For the first time in the history of captive cetaceans at the world's largest marine park, one author's thorough investigation pulled all of SeaWorld's tragic history under one umbrella and presented it to the public in a digestible format. Said one cetacean advocate, "the book proved to be the referral bible for us activists."
Orca move proves bittersweet for one activist
If passion could be canned then activist Wendy Brunot would make a fortune. Her love for orca Shouka at Six Flags Discovery Kingdom, led to years of campaigning to get the lonely female killer whale a friend. Shouka had been housed without others of her kind at Six Flags for 10 years.
Cetacean activist Wendy Brunot  captured this image of Shouka leaving Six Flags for SeaWorld San Die...
Cetacean activist Wendy Brunot, captured this image of Shouka leaving Six Flags for SeaWorld San Diego.
Wendy Brunot
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Shouka's solitary condition violated a part of the Animal Welfare Act, and Brunot never stopped pushing for companionship for the orca. Finally, last August, Shouka was moved to SeaWorld San Diego and placed with other killer whales.
Brunot told Digital Journal, "I would rather she wasn't in captivity but since reality is what it is, sometimes you have to take the bad with the good. She definitely needs and deserves companionship, so hopefully she will develop some good relationships at SeaWorld."
OSHA v SeaWorld
Activists celebrated Judge Ken S. Welsch' ruling on the OSHA v SeaWorld case after the death of Dawn Brancheau who was killed by the orca Tilikum in 2010. After a lengthy investigation, OSHA issued three citations to SeaWorld on August 23, 2010 which SeaWorld then appealed.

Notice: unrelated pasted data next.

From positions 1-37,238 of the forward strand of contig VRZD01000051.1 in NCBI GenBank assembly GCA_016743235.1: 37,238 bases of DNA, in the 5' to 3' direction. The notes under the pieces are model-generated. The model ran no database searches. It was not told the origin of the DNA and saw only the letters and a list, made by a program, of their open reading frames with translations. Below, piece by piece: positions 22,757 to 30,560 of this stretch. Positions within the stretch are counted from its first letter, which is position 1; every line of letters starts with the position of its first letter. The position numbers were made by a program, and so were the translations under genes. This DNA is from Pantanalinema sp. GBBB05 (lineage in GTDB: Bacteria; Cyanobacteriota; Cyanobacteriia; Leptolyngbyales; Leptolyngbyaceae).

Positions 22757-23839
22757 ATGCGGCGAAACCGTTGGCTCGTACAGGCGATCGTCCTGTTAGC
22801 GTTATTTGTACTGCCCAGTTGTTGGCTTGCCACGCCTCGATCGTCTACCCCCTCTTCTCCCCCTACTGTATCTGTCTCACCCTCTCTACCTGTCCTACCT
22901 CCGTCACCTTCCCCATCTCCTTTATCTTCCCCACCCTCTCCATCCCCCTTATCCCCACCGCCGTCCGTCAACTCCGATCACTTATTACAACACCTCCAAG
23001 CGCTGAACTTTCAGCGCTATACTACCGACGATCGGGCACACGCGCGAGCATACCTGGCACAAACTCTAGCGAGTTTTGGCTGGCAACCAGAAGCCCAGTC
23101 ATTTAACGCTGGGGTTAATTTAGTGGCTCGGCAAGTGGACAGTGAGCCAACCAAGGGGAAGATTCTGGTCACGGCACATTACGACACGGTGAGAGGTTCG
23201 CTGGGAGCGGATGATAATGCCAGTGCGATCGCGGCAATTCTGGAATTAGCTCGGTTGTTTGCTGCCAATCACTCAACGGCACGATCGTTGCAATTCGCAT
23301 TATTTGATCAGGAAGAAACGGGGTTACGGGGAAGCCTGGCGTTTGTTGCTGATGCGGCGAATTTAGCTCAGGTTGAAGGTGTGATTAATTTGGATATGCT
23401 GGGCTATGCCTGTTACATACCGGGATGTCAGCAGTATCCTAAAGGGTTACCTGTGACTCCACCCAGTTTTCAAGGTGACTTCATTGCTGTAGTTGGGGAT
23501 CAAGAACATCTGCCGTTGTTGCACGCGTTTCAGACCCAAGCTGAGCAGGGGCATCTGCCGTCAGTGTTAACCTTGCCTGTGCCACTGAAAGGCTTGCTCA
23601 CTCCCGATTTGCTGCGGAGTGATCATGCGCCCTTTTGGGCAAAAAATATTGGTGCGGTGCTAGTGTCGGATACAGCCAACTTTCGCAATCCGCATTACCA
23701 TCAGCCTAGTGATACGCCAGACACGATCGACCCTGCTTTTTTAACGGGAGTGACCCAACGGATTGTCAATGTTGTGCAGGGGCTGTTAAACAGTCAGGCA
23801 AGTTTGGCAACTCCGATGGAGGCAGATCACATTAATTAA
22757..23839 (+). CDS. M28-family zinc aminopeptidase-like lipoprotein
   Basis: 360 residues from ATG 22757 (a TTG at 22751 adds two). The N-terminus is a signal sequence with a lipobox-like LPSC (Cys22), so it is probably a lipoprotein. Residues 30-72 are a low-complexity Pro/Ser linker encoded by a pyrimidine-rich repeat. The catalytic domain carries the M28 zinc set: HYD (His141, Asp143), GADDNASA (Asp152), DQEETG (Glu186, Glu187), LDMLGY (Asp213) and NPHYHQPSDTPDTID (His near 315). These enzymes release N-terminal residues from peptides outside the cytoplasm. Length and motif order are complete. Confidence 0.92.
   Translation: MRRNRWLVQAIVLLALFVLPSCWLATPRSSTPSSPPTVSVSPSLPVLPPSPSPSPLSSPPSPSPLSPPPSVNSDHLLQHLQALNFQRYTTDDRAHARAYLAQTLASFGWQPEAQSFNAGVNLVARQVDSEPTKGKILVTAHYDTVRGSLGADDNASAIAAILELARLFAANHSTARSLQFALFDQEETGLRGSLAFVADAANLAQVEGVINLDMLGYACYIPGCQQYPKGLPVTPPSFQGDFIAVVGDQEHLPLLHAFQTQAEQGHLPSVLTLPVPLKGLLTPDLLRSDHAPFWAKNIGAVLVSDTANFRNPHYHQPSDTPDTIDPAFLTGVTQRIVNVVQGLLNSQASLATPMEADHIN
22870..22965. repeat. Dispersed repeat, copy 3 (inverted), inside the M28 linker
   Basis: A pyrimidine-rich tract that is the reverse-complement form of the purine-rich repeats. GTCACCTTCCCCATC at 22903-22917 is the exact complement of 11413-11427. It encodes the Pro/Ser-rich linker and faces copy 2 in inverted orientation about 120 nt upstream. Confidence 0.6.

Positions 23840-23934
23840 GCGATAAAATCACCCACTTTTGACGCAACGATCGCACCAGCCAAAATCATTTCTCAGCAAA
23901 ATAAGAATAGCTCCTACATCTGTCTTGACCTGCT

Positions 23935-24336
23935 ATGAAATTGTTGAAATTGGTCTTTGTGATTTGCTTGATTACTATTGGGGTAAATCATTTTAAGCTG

Welsch sided with the U.S. Occupational Safety and Health Administration, and signed a firm order delivered with a scathing ruling regarding the safety measures in place at SeaWorld of Florida. The ruling not only changed how the park interacted with its orca, it set the stage for a battle that continues to this day.
SeaWorld's worst nightmare
It's been a rough year for SeaWorld with activists watching their every move and one newly formed group really put the boot in. When four former SeaWorld trainers banded together to blow the whistle on SeaWorld's behind the scenes activities, secrets were unearthed that blew the issue of cetacean captivity wide open.
Jeffrey Ventre, John Jett, Samantha Berg and Carol Ray formed
Berg frequently worked with Beluga whales captured from the wild.
Berg frequently worked with Beluga whales captured from the wild.
Copyright Samantha Berg
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Voice of the Orcas, a group dedicated to exposing the darker side of SeaWorld operations. The quartet blew their trumpets across major media networks and became the core focal characters for David Kirby's brilliant expose.
Sea Shepherd Conservation Society (SSCS) achievements
There were several proposed SSCS achievements put forward as worthy of mention this year. Here are a select few.
The first was the conclusion of Operation Divine Wind, their eighth campaign defending the Southern Ocean whaling sanctuary from the Japanese whaling fleet.
"Once Captain Peter Hammerstedt and his crew on the Bob Barker closed in on the Nisshin Maru on March 5th, the whaling season was effectively over," said SSCS. Their ninth season Operation Zero Tolerance has just kicked off, despite an injunction issued by the United States 9th District Court against Sea Shepherd and Captain Paul Watson, specifically.
The second was that Sea Shepherd Cove Guardian Erwin Vermeulen was found not guilty by a Japanese judge after a bogus allegation in Taiji landed him in solitary confinement for 60 days. Vermeulen's release was cause for celebration because of Japan's extremely high conviction rate.
SSS Sam Simon.
SSS Sam Simon.
Photo: Carolina A Castro / Sea Shepherd